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Is Advanced Apologia Chem. Good for AP?


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#1 Second Time Around

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Posted 17 March 2013 - 08:48 PM

I've been reading some posts about this. My son wants to go back to doing Apologia rather an AP course at the local high school (because he feels it is just so much more efficient, and he likes Apologia). However, some of the posters feel that advanced Apologia isn't as rigorous as other AP chemistry options out there. Since he wants to do well on the AP exam, this would be a concern. I just wanted to delve into the whys and wherefores of why this might be the case.

I'm also concerned that not being able to label the course as AP on the transcript will be an issue for college entrance, despite the fact he intends to take the AP exam. Again, should I be concerned about this, or does the fact that he actually gets an AP score mitigate the problem of not labeling the course as "AP"? BTW, he took Apologia Chem I the year prior - he is finishing up AP Bio at a local high school this year.

Thanks!

#2 jhschool

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Posted 17 March 2013 - 10:38 PM

Unfortunately, I am pretty sure you are not allowed to call
your course AP Chemistry unless you went through the qualification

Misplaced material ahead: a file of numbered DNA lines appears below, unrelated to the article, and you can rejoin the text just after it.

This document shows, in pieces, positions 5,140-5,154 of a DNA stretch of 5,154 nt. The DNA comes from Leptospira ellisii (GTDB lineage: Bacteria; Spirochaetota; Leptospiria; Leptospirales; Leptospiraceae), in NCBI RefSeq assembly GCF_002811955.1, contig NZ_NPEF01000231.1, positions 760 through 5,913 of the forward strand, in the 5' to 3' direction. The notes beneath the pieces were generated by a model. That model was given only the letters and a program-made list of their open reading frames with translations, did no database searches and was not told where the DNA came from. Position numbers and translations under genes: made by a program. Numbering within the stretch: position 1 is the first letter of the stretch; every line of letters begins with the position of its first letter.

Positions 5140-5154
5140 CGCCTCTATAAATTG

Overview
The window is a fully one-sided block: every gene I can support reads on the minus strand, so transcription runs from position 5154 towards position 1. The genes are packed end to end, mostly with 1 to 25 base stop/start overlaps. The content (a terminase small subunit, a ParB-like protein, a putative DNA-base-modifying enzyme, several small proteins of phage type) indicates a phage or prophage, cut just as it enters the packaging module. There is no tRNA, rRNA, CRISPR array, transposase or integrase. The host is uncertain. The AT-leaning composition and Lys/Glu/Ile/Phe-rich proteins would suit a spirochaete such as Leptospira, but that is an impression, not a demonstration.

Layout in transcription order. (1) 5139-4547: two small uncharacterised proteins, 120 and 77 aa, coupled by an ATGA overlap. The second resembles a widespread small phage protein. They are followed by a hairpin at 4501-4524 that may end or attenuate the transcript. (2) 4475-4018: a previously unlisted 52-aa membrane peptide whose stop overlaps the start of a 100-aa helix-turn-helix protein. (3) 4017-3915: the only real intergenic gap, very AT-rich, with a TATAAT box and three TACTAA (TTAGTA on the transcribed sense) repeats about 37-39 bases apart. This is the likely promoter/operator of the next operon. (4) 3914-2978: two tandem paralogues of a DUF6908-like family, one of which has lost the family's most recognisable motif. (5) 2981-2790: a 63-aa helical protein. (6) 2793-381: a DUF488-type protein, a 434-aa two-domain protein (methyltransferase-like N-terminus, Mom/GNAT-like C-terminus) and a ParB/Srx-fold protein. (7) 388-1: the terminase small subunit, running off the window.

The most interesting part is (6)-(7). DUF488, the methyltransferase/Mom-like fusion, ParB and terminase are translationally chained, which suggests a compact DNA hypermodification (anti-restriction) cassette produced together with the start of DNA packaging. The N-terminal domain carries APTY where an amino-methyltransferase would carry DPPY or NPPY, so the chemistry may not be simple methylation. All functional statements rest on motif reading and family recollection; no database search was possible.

process, even if your kids prepared for the AP and got a 5.

But you can certainly put "Honors Chemistry" on your transcript
and write down (in parentheses or at the bottom of the transcript):
AP Chemistry Exam Result: 5

I will be paying attention to this thread as we plan on using Apologia
next year and would like DS to be able to take the AP Chemistry in May 2014.

#3 Jen in NY

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Posted 18 March 2013 - 10:18 AM

Not exactly on topic, but be aware that the Chem Exam is going to be "new" next year. You will want to look closely at the requirements published by the College Board and see how well whatever text you choose aligns with the redesigned test.

We are finding that the bio 'looks' a lot different this year than two years ago ... I'm very curious to see how the test goes for dd.

#4 FaithManor

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Posted 18 March 2013 - 10:55 AM